Capitol Peak via “The Green Line”, AKA the “secret chute”.
Chris Webster, Pam Rice, Pete Sowar, Sean Crossen, me. 4.28.08
“You think you’re ready, you think you’re prepared. You know it’s going to be hard. And then you get there and… [silence]” -Ted M., paraphrased from a phone conversation last week after he and Al B. skied Capital.
I’ve had a long time to think about this mountain. We were within 4 or 5 hundred vertical feet two years ago, but the face was too hot. Chris and Pete had been even closer on another attempt. Last year, we never gave it a go- conditions were never what we had hoped they would be. For the past two weeks, we have been waiting, planning, watching, and hoping to get another chance. Saturday afternoon, we took the chance and headed out on the long drive to Aspen. Sean, Pete and I ate at the white house in Carbondale, where Lou came by to wish us luck. Then we drove up to Snowmass Village where Greg and g.r were kind enough to give us some couch space (Thanks guys!). Sunday morning, we started off from the Snowmass Creek trailhead at around 8,300′ with hopes of making it a few miles in to set up a basecamp. We met some guys coming back from a descent of Mt. Daly, so we had a skintrack to follow. They even found the summer trail:
Finally, we broke out of the forest and got a good look at the East face of Daly, which we also hoped to ski if things went well on Capital:
We set up camp right below Daly, next to a little opening in the snow where we could access the creek rather than melt snow. Sean started making fun of Pete and I as we tried to get our campsite perfectly level: “Hey guys, we need a level over here.” We all laughed, and then Chris comes over with his iphone, which had a level
With our perfectly flat campsite, we turned in around 8pm, and surprisingly I slept pretty well until our 2:30 wake-up call. The moon wasn’t huge, but it was still nice to have:
And then the sun came up:
Sunrise on Daly:
Rather than take the scary and time-consuming knife edge ridge from K2 all the way to the summit, we opted to climb our chute first, which would get us close to the summit without much difficult climbing. We headed to a notch in the ridge and dropped down the “one-in-a-million” couloir to Pierre Lakes basin, which is probably the most amazing alpine area I’ve ever been to. Now we got a look at what was ahead- all we have to do is get up there:
At this point, Sean called it a day. While he has tried Capital before, and knew what he was getting into, I guess he had to see it one more time before officially retiring from fourteener skiing, just a little shy of his goal. “I’ve got a kid, it changes you, it just does”, he said. Sean wished us well and we entered the secret chute (Chris and I):
Pete tops out on the secret chute:
Well, we’re closer. Just a few hundred feet to go…
I started leading this section, knowing that I would soon be the weakest link once the climbing got more difficult.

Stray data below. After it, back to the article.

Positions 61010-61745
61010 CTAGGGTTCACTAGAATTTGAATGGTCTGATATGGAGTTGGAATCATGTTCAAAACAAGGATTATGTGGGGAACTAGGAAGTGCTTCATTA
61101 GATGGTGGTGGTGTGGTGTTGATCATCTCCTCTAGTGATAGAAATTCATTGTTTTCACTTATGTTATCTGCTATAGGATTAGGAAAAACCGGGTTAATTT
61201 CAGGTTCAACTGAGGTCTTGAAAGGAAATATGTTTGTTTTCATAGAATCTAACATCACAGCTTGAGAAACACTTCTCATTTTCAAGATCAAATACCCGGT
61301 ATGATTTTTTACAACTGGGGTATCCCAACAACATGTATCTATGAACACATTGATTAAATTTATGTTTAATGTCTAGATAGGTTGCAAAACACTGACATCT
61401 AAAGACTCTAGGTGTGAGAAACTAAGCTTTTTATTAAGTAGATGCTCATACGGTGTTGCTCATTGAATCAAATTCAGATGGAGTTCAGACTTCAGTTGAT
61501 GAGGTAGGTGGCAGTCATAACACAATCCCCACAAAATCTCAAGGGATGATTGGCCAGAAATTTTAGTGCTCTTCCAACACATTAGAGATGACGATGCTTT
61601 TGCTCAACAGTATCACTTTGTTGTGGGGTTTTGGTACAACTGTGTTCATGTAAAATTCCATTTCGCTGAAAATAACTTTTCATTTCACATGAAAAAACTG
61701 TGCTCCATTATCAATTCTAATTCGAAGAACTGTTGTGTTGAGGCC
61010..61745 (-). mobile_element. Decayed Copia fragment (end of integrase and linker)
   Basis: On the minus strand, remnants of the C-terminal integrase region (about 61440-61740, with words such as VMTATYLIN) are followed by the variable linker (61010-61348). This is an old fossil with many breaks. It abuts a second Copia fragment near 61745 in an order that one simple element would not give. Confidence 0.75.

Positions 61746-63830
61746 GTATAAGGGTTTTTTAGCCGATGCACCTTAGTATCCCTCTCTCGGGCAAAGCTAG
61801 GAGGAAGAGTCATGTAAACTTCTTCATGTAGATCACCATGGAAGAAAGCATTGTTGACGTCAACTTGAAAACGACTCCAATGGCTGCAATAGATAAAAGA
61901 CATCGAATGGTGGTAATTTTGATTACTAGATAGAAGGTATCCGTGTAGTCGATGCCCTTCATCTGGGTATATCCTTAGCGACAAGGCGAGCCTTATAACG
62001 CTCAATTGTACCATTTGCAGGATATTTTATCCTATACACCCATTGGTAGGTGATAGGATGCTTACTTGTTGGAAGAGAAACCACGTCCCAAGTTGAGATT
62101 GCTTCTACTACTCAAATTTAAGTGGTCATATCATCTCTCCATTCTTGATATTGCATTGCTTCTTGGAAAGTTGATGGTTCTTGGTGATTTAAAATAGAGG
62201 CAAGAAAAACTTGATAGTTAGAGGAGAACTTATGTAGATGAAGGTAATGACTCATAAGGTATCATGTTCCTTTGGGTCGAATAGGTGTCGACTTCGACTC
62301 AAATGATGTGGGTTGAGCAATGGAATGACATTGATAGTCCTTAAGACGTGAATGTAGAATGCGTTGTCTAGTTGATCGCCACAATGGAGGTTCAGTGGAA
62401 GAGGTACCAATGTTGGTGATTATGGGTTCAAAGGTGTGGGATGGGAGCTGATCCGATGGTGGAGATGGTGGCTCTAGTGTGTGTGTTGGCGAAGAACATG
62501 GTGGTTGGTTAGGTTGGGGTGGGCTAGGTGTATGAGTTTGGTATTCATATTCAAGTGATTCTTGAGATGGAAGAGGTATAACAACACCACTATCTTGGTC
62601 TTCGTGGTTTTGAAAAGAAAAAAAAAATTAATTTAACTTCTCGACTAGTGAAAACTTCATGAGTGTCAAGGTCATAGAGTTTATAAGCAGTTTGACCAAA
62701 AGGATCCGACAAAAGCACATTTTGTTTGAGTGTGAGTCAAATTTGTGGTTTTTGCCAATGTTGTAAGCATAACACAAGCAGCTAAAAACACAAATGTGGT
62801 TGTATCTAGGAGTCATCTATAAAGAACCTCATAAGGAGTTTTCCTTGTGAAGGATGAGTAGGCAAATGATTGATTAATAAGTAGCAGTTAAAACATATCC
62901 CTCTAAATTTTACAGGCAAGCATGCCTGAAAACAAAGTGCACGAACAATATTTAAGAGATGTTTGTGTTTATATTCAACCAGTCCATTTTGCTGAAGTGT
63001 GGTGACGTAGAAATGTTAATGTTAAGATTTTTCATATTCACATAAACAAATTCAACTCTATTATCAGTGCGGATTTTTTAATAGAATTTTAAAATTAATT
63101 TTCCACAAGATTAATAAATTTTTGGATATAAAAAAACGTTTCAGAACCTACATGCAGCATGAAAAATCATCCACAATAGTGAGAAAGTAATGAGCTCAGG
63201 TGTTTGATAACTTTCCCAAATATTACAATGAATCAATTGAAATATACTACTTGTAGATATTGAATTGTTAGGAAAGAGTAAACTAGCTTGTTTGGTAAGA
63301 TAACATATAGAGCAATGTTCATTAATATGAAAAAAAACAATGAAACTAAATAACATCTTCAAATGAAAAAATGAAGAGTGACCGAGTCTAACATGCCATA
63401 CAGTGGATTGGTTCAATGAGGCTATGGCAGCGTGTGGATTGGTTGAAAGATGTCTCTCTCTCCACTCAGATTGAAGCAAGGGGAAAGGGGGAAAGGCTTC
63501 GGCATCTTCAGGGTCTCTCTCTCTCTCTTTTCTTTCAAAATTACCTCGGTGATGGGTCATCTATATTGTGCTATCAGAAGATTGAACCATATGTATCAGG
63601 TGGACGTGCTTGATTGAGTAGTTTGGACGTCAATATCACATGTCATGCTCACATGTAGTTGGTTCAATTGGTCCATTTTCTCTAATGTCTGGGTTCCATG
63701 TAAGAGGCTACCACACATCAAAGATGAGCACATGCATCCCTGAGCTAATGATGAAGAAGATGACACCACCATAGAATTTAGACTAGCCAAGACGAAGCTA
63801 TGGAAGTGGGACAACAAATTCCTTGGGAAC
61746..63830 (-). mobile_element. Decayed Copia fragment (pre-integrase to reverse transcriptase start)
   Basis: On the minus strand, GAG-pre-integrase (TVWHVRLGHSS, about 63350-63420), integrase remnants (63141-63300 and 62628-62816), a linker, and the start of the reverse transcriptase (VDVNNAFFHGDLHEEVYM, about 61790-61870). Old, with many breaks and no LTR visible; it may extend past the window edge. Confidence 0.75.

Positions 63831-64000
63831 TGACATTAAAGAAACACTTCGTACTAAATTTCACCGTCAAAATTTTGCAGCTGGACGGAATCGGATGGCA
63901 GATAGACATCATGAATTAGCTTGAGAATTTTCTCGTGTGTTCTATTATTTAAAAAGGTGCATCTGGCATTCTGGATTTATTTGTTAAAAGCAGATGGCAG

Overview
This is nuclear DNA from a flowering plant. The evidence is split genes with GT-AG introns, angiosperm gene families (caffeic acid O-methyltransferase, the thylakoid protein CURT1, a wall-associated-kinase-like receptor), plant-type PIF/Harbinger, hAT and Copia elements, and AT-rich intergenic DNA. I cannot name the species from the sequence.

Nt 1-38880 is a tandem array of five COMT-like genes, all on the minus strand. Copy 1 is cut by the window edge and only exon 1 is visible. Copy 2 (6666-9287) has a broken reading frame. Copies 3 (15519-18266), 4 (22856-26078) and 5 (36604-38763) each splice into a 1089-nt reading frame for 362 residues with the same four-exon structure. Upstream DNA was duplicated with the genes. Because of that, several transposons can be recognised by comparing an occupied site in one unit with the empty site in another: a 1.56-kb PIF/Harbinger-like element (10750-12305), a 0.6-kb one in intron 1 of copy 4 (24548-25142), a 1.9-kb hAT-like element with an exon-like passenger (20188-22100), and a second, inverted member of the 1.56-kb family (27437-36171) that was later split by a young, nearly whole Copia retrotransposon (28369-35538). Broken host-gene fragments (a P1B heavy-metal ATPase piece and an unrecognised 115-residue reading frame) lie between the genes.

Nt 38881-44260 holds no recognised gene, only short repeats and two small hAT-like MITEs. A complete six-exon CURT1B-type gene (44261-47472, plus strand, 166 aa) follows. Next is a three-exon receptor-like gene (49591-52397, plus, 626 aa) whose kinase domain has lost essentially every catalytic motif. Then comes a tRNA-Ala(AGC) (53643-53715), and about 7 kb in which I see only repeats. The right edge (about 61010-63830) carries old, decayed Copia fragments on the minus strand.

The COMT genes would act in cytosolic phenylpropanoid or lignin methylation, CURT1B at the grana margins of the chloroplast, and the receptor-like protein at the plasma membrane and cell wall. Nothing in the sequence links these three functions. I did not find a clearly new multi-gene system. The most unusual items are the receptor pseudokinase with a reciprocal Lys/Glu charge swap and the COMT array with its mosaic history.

Chris and Pam:
Then it was time for Pete to lead:
Chris and Pam had a conference at this point. While the climbing was well within their abilities, they were having a hard time picturing skiing down any of it. Eventually, they decided to continue. We watched while Pete led this steep snow pitch to regain the ridge, which I then followed.
And then, I cracked. That’s the only way to describe it. I’ve done plenty of exposed 4th class climbing, and I used to be able to lead 5.10 back when I climbed more often, but the exposure and the snow and the loose rock and the awkward skis did me in, and I cracked. From that point on the ridge onward, Chris had me tied in to a little 75′ rope on all the other rock pitches. Quite literally, I would not have made it without him (or Pete and Pam, for that matter). Pam, higher:
Pam nearing the summit:
self portrait on the summit:
At the trailhead, I made fun of Chris for having copies of “The Economist” and “The New Yorker” in his pack. So he decided to put them to good use:
It took 3 hours to get from ~13,600′ to the 14,130′ summit. It was now afternoon, but some high clouds in the morning and a steady breeze had kept the snow from getting too wet. Still, on one of my first turns I sent the top 3″ off the East face in a small wet slide. Sean must have had quite a view of that from the valley floor. This made us nervous, so we made lots of deliberate ski cuts, though nothing ever moved like the first one. Pete:
back to Pete:
Hey look, there’s a cairn under my feet, we must be on route
Pam. Notice our ascent route:
One short rappel through the top of the secret chute, and things felt considerably better. Gotta have a dav shot:
I have no idea how this cornice can stick there:
We did suffer one set back at this point, however. Pete’s ropes dug into the cornice when we tried to retrieve them, and try as we might, we could not free them. Given the time and temperature, we sadly ended up leaving them rather than climbing back up to retrieve them.. They were soon to be retired, but it was still a bummer. So if anyone goes up there, you’ve got some ropes to use, though Pete would of course like them back.
Pete skiing the secret chute:
me, enjoying some good snow in Pierre lakes basin:
A look back at the peak and our tracks:
Here I am heading towards the One-in-a-million couloir, so called because everything else is a wall of rock:
Sean had left before us, so we were excited to have a bootpack out. Pete in one-in-a-million:
Once at the top of the couloir, we had 2,000′ of corn and pow below us to get to the campsite. We decided to make a couple of calls and let people know we were OK:
Pam heads to camp:
We climbed Daly the next day. This is what Capital looks like from there:
Perhaps someday that face will also see ski tracks. The S-shaped N-facing couloir goes from the ridge, it just needs a couple of raps out. Chris took this shot two years ago, and is the best view of our route: